“The Devil is here in these hills”
From before the dawn of the twentieth century until the arrival of the New Deal, one of the most protracted and deadly labor struggles in American history was waged in West Virginia. On one side were powerful corporations whose millions bought mercenary armed guards and political influence. On the other side were fifty thousand mine workers, the nation’s largest labor union, and the legendary “miners’ angel,” Mother Jones. The fight for unionization and civil rights sparked a political crisis that verged on civil war, stretching from the creeks and hollows to the courts and the U.S. Senate. In The Devil Is Here in These Hills, historian James Green tells the story of West Virginia and coal like never before.
When rail arrived in Appalachia in the 1870s, the country’s wealthiest industrialists pushed fast into the wilderness, digging mines and building company towns where they wielded vast control over everyday life—from hiring minsters to issuing their own money. The state’s high-quality coal drove America’s expansion and industrialization, but for the tens of thousands of miners, incl8uding boys as young as ten, the mining life showed the bitter irony of West Virginia’s motto, “Mountaineers Are Always Free.” Attempts to unionize were met with stiff resistance. Fundamental rights were bent, then broken, and the violence evolved from guerrilla warfare to open armed conflicts. Eventually thousands of miners marched to an explosive showdown on the slopes of Blair Mountain.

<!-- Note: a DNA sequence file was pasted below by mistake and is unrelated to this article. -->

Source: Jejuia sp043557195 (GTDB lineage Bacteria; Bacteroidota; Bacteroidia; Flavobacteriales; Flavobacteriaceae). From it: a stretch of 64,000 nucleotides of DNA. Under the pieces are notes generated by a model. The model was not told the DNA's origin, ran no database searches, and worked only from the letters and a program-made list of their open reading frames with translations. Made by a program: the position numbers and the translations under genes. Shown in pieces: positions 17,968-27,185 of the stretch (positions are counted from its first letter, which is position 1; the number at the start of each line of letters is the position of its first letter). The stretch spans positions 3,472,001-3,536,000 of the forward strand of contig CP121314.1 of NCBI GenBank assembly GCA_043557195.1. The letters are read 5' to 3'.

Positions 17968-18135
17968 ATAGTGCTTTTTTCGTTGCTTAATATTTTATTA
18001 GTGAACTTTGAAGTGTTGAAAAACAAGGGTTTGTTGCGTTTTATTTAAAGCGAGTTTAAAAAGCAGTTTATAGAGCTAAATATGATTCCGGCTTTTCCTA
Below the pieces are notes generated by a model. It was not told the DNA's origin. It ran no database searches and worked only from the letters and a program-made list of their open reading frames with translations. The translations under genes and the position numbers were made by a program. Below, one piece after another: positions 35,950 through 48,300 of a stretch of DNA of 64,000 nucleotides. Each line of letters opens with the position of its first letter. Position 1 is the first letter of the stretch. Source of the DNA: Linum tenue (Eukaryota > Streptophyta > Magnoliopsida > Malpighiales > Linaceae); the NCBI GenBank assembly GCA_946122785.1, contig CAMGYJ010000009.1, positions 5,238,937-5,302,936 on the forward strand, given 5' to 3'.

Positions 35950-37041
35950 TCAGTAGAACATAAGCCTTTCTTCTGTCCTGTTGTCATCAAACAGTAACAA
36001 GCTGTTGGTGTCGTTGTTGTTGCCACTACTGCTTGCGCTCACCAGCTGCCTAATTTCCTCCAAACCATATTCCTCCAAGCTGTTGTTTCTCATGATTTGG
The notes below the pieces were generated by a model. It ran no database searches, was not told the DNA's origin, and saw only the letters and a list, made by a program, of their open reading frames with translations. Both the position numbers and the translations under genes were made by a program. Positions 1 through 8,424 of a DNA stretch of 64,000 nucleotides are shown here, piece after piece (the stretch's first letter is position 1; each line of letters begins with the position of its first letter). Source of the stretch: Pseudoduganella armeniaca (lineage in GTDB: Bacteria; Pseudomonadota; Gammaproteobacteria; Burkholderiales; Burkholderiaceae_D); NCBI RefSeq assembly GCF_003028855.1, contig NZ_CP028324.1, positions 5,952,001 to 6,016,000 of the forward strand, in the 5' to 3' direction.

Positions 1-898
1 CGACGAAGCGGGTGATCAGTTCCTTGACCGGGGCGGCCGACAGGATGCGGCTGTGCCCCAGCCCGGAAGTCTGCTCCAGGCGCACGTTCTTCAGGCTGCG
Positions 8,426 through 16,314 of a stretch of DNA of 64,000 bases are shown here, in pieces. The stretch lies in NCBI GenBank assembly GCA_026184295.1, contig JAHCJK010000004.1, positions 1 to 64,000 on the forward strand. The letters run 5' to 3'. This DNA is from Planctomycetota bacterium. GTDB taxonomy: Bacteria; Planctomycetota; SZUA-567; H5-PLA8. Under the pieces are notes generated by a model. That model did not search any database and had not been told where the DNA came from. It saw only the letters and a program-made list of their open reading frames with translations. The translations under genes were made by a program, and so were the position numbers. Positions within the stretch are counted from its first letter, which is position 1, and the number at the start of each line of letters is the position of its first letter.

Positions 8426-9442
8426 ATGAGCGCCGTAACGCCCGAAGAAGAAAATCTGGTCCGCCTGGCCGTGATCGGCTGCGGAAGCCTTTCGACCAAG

Green’s fascinating book traces this decades-long story that has been all but lost to American memory. Based on extensive research and told in vibrant detail, The Devil Is Here in These Hills is the definitive book on an essential chapter in the history of American freedom.
James Green was one of the main speakers at the Spirit of Mother Jones Festival 2014.